Stay safe and enjoy your sane county.

      • Don, it is all so gut wrenching. We are not perfect here. But as far as gun violence goes, the weapon has usually been obtained illegally by criminals who use it to shoot rival criminals. Although, innocent bystanders can sometimes be killed. Many years ago, that happened to the darling young daughter of someone my husband worked with.

        But none of it is on the scale we hear about from the States, which is simply inconceivable. To my innocent mind, it appears that some Americans have become so wealthy, or privileged, they live in perpetual fear that someone else wants to take it off them, and are prepared to attack first and ask questions later.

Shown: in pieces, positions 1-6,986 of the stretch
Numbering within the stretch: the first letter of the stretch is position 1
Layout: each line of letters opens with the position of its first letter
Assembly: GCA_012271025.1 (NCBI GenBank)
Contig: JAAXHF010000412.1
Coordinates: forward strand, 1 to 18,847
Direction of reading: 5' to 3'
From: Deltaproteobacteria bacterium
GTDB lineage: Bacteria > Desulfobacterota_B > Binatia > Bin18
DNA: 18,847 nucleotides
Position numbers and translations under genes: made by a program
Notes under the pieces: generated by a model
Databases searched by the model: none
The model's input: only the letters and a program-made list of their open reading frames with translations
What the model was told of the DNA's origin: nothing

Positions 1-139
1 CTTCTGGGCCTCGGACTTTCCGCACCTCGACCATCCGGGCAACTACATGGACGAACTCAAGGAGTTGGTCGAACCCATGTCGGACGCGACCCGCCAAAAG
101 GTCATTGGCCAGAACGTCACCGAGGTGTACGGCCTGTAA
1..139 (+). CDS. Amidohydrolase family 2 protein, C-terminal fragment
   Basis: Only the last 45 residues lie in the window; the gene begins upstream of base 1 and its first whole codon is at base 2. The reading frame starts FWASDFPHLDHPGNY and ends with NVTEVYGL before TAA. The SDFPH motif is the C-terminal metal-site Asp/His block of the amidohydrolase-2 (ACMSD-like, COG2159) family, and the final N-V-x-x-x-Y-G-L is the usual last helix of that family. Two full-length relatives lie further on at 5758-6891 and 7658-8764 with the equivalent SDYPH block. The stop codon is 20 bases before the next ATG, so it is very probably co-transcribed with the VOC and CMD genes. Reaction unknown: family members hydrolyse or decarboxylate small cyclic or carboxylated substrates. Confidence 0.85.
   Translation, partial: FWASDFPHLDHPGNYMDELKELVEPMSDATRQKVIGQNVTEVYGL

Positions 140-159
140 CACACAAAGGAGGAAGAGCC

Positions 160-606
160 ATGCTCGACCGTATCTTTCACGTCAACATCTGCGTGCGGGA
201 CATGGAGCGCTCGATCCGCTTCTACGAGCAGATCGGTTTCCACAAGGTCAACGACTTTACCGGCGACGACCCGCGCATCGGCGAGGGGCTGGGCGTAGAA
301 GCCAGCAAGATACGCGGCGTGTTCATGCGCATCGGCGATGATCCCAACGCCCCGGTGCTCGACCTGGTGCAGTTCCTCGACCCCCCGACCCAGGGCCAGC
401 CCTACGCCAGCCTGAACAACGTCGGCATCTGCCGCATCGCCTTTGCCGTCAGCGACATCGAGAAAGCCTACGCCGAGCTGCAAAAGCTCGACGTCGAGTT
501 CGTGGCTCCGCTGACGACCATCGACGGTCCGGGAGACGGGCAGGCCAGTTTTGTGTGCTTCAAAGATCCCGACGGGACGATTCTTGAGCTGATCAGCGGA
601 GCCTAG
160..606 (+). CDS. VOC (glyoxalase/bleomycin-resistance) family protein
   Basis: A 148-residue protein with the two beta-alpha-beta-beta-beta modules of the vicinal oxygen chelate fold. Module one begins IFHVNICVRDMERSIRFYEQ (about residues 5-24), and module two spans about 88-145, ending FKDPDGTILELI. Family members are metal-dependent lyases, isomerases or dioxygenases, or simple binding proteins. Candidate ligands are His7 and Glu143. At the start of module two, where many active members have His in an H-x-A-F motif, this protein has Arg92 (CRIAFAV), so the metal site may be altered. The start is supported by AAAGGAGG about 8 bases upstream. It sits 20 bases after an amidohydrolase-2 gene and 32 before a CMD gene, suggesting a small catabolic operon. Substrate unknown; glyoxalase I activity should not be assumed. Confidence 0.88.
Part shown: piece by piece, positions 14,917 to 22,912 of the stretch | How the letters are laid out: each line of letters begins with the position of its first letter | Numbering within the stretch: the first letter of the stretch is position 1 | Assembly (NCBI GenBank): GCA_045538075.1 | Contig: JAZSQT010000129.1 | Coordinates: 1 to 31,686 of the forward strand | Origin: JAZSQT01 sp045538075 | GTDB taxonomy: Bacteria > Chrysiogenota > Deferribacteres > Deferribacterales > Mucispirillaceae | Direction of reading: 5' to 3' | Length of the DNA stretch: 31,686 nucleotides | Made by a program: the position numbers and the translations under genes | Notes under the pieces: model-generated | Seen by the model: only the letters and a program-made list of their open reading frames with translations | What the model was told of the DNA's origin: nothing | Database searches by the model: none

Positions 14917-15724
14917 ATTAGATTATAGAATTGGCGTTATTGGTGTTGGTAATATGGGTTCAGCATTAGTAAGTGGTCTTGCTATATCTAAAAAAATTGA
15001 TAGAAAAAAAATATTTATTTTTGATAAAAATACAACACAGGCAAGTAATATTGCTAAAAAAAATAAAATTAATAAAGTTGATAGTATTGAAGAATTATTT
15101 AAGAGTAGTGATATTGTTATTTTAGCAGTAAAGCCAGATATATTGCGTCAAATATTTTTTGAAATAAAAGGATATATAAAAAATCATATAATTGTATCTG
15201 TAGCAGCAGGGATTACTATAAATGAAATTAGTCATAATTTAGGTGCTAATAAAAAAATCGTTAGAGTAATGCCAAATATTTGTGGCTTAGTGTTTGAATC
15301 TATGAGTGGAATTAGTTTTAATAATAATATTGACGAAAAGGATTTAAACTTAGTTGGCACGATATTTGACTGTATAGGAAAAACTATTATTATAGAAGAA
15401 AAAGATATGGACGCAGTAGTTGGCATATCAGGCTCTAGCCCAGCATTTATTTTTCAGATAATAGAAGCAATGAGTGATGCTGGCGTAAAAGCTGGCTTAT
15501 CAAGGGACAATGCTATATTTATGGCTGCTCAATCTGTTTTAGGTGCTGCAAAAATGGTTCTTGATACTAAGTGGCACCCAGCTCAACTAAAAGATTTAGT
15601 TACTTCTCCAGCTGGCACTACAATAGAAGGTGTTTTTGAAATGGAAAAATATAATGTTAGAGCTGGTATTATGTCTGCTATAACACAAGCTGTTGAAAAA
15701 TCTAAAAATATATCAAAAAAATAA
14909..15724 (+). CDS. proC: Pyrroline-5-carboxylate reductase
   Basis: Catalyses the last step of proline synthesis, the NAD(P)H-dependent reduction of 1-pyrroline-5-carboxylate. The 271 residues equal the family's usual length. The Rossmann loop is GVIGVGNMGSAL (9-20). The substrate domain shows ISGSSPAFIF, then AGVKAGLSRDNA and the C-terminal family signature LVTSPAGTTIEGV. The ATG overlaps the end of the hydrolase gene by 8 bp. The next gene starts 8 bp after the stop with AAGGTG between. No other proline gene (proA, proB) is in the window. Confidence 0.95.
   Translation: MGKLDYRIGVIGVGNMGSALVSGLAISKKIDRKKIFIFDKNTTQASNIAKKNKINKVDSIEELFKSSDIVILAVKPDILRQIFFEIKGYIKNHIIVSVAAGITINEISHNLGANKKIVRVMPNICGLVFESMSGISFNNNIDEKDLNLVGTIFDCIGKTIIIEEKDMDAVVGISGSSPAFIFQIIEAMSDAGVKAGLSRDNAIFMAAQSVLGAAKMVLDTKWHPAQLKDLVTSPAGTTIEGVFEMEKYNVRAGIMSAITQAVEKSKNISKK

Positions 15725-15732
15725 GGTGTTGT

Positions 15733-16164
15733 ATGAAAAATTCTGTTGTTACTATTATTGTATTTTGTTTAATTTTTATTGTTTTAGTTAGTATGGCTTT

And yet, for the brief time we were in the States about four years back, we met only wonderful people. Admittedly, the homelessness in San Francisco and Seattle was disturbing, but again – we in Australia are not saints in that department also. I came close myself in my younger years. I reached the couch surfing stage once or twice. But when you’re young – one steady job can pull you out of it. Not so as you age, or develop mental illness, or debilitating habits. Australian statistics show that those at the greatest risk of long-term homelessness now are single women over 55.

        While in San Francisco I did have a conversation with some bright young women, second generation Latinas, who must have worked in Silicon Valley, who told me China and India could never become a world power because they had too many poor people. I’d by then realised my hotel was only a couple of blocks from the hard scrabble region of SF so I asked them if they had walked or driven to “my” hotel which they were attending for a fundraising function.

        You guessed it. Driven straight from their comfortable homes to the hotel basement carpark without ever having to look around them.

        And now I’ve hijacked your tongue in cheek post …